For many, many years I fished thinking that the only fish worthy of catching was a largemouth bass; maybe an occasional smallmouth but never anything other than that.
For the last two or three years I have been working stripers and hybrids seriously, and here is why. They are school fish with excellent populations in the river and they fight like Mike Tyson. You see, the truth is that the river is at its best, at least in the Cincinnati area, as a center for stripers, hybrids, and catfish (especially flatheads).
Summertime brings the opportunity for main river stripers and hybrids from now through early winter. They can be caught not only in the early morning and late evening but also during peak periods of recreational boating. If the correct techniques are used they can be caught during the heat of the day with a blazing sun overhead in July and August.
Where to Fish Stripers
Begin your search, regardless of the time of day or weather, by focusing on reasonably clear water along sharp breakoffs. There are scores of these locations in the southern Ohio area. Some of the better ones are near Cabin Creek, near Eagle Creek, just down stream from White Oak (Ohio side), and the area up stream from Maysville (Ky. side). The islands at Manchester produce, as does the island at Brush Creek. When fishing the islands, begin, always, on the down current or tail, of the island.
One of the better tools for your search for summertime stripers or hybrids is a jig. Select jigs with a cone or fat head (Sliderhead type) – avoid football heads, mushroom heads and other models that do not swim well. Dressing on the jigs is more problematic but most experienced striper hunters opt for hair of some sort. Very few are fans of rubber strands or rubber trailers – they just don’t seem to catch as many fish. As for color it is hard to beat white, silver, or gray.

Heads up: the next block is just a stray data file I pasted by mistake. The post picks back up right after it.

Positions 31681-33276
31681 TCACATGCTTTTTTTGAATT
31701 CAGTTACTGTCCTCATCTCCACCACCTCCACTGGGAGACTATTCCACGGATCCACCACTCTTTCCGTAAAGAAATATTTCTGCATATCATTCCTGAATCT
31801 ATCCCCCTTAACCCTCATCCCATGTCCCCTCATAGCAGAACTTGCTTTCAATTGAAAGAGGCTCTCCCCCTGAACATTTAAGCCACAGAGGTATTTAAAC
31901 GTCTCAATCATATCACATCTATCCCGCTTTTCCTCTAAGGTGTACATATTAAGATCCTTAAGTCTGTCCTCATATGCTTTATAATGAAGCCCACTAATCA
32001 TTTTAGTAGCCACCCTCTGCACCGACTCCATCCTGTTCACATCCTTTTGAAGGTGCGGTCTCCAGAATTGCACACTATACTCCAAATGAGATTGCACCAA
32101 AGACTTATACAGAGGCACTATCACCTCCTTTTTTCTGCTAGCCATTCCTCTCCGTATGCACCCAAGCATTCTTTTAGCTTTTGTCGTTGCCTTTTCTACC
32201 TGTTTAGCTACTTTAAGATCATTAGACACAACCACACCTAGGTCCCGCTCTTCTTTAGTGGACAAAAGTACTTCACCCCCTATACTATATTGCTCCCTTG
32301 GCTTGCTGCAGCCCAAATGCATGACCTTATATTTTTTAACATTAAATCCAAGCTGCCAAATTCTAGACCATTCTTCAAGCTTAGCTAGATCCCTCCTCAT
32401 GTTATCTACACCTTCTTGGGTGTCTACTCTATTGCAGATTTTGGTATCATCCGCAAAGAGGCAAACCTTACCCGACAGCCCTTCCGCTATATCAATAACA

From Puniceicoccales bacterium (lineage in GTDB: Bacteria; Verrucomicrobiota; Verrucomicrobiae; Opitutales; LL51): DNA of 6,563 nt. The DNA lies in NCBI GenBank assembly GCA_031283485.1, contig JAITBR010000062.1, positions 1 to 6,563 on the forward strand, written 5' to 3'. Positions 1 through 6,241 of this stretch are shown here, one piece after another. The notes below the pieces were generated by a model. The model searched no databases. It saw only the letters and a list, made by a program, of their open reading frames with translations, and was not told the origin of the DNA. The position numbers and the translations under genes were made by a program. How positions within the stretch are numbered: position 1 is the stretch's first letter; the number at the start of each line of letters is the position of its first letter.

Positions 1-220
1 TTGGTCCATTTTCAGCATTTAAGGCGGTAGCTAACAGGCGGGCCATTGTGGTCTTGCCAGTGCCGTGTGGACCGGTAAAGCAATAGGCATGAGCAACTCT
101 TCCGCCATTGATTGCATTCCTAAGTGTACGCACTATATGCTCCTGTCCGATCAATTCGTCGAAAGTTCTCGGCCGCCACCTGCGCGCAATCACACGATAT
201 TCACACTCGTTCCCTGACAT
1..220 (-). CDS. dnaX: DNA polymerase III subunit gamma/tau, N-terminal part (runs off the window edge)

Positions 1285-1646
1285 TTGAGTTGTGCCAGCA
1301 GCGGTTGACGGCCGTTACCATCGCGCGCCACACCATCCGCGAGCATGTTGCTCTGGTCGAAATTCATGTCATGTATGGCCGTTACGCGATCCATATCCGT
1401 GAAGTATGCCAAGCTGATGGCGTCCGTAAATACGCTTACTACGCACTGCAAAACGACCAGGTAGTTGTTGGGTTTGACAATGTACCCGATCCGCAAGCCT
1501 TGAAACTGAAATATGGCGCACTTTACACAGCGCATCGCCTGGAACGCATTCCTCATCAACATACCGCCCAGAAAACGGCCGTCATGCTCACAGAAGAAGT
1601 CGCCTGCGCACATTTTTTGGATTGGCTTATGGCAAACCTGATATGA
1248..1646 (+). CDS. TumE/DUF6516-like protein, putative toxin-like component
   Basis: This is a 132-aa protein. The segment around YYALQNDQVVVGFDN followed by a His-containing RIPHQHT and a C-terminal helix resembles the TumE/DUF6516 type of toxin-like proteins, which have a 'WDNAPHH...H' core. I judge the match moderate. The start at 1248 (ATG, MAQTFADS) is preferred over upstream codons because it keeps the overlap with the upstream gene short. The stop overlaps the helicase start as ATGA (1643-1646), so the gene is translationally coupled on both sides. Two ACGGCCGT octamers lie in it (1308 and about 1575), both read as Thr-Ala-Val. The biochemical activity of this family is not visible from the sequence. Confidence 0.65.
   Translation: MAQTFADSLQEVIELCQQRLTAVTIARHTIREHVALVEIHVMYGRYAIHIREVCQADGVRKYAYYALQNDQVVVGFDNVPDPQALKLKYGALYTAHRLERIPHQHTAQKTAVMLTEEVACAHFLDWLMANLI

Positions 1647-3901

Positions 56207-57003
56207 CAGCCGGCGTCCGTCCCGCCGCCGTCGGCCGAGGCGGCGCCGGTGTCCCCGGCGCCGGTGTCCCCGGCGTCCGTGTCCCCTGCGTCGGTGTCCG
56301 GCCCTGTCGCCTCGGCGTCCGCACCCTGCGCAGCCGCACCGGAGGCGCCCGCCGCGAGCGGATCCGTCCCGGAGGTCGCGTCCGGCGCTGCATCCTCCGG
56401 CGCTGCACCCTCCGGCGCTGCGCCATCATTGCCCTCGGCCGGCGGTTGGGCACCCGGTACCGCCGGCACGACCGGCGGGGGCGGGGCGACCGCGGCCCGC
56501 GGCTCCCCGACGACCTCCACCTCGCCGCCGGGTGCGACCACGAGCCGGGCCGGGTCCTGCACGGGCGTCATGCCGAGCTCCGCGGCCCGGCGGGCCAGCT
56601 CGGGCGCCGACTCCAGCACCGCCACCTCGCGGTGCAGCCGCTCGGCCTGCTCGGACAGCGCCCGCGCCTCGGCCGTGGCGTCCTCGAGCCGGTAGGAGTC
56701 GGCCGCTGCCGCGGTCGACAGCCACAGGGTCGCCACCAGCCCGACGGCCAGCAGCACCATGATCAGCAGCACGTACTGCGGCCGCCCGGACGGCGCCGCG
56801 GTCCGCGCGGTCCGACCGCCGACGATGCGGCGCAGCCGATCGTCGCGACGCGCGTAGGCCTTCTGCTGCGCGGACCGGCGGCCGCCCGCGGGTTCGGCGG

The new Aspirin Head jigs from Punisher Jigs are about as good as it comes, at least in my opinion, for use in the Ohio River. They have a head that is shaped, not surprisingly, much like an aspirin head. It is tied with craft hair in a variety of colors. The craft hair is very fine, does not absorb water, and moves or “floats” with almost no movement. It provokes vicious strikes. These come in sizes ranging from 1/8oz. to 1/4oz. These baits may be somewhat small for southern striper waters, but they are perfect for the River. Most of the quality stripers I catch range from 24 to 28 inches and these sizes are just right.
How to Fish Stripers
Begin your search with a long cast. Retrieve your jig horizontally. Keep your rod tip low to the surface and crank in a slow, steady fashion; like a crankbait retrieve.
Start your hunt with the lure approximately 2 feet below the surface and continue dropping in depth, with each cast, at two feet increments until you find fish. At this time of the year you should be fishing water that is at least 25 or 30 feet deep. Always try different locations and different angles; stripers can be very finicky.
These fish will be found shallower on cloudy or windy days. On still days, with bright sun, begin your search much deeper.
Current always helps. Generally, you will catch more fish with the current than against it. Fish position facing into the current, not with their backs to it.
As the summer wears on we are going to try fishing these jigs under bobbers while floating with the current—sort of a “float and fly” technique with much heavier tackle. I will let you know how it goes.
Stripers/hybrids are not especially hardy fish so turn them loose immediately so as to preserve our fishery for the future.